• 2007 data named as – Year2007
  • After that, apply data tables to all the data in fours worksheets.
    • Select any cell in the data range.
    • Use the Ctrl + T to convert the data on each sheet it into a table.
    • Make sure “My table has headers” is checked each time.
    • Repeat this for all 4 years (sheets).
  • Let’s start consolidating this data on a new sheet (shortcut to add a new sheet : Shift + F11).
  • In the Data Tab, click on ‘From Other Sources’ -> Choose ‘From Microsoft Query’.
  • In the choose data source box:
    • Click on Excel Files and then press OK.
    • Select the path of your excel file and then select your file click on OK.
    • The named ranges will appear in the ‘Query Wizard- Choose Columns’ box.
  • In the Query Wizard:
    • Drag each named range (using the arrow button) into the ‘Columns in your query area’.
    • Click on Next – Forget about the error.
    • And click on OK
  • Now, we have all the data in our query editor the only thing remaining is to combine the data from all the named ranges. To do that click on the little SQL button.
  • In the SQL box, delete all the text and write a new query and click OK.

Select * from Year2005
Union all
Select * from Year2006
Union all
Select * from Year2007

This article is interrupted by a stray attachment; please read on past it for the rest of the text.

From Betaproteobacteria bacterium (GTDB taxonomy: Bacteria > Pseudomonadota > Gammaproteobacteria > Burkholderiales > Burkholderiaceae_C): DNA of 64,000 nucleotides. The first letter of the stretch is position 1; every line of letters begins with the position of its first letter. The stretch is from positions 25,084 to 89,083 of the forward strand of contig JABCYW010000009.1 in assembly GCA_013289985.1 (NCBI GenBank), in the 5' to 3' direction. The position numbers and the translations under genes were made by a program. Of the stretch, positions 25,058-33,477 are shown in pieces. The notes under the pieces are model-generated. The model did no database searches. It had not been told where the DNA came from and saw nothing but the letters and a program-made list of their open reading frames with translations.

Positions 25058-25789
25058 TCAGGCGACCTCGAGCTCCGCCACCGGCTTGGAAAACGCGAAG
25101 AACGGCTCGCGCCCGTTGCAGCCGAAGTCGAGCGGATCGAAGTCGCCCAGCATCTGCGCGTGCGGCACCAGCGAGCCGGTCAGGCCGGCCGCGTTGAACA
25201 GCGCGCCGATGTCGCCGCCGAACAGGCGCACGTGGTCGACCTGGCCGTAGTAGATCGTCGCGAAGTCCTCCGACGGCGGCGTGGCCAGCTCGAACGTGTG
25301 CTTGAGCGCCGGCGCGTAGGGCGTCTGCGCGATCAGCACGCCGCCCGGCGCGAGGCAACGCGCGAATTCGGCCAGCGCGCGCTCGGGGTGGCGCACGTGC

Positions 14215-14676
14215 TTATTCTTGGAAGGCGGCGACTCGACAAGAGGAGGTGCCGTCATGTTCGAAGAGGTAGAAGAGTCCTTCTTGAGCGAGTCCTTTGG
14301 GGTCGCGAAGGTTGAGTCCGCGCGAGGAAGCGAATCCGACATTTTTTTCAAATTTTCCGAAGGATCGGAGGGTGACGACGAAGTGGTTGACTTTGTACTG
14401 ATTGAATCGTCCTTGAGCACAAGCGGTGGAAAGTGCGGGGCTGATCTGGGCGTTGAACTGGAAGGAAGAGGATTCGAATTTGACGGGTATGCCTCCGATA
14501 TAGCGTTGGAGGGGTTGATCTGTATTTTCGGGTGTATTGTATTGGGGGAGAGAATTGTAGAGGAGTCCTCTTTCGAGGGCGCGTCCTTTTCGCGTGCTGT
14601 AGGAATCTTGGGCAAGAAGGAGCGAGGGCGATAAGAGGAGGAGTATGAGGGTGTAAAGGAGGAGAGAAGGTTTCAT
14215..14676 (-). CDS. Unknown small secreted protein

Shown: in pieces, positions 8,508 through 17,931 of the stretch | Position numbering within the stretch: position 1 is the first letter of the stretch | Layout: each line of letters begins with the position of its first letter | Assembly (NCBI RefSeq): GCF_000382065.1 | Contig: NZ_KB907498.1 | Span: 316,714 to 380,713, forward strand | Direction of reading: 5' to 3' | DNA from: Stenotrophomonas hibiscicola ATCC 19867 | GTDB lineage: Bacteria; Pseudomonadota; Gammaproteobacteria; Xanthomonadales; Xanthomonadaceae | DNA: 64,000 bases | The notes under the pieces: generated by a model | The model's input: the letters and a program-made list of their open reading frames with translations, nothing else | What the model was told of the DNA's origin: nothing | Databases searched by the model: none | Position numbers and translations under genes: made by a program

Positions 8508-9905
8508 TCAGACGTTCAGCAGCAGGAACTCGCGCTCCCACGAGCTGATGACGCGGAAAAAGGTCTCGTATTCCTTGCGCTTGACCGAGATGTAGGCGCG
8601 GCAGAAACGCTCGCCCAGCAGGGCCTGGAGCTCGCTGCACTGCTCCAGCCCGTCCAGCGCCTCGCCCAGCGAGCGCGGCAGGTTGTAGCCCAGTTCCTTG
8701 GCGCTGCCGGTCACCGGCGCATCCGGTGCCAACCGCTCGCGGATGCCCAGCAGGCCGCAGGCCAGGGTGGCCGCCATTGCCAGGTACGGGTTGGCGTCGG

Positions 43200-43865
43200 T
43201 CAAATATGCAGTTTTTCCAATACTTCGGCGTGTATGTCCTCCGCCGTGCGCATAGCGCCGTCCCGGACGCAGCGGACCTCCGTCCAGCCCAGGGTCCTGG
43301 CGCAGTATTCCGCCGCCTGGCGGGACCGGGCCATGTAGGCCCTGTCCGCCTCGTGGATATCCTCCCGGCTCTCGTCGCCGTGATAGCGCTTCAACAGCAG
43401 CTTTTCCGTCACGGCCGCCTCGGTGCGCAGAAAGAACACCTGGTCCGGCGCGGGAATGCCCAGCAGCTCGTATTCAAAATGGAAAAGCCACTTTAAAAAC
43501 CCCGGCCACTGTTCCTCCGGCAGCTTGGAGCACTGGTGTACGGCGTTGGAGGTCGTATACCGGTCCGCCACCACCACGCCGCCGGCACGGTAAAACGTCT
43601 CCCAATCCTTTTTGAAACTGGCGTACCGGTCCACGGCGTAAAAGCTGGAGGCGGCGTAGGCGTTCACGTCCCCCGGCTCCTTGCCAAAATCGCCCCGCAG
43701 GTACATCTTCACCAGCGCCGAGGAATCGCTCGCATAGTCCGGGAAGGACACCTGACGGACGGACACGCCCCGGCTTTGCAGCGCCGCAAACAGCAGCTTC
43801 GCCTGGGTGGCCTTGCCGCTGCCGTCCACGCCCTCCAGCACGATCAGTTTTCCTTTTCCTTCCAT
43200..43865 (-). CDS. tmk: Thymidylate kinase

Union all
Select * from Year2008

  • Now, the table that appears on the screen has the data from all the 4 sheets.
  • All we need to do is go to File Tab and import that table into Excel.
  • In the end, import the data back to excel as a pivot table.
    • From the File Menu -> click on Return Data to Microsoft Excel.
    • You can see that in total (from all 4 sheets) we have 592 records.
    • Also if you add more data to any of the 4 sheets, the pivot table will update as soon as you refresh it.

About the Author

Puneet Gogia

Puneet is using Excel since his college days. He helped thousands of people to understand the power of the spreadsheets and learn Microsoft Excel. You can find him online, tweeting about Excel, on a running track, or sometimes hiking up a mountain.

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12 thoughts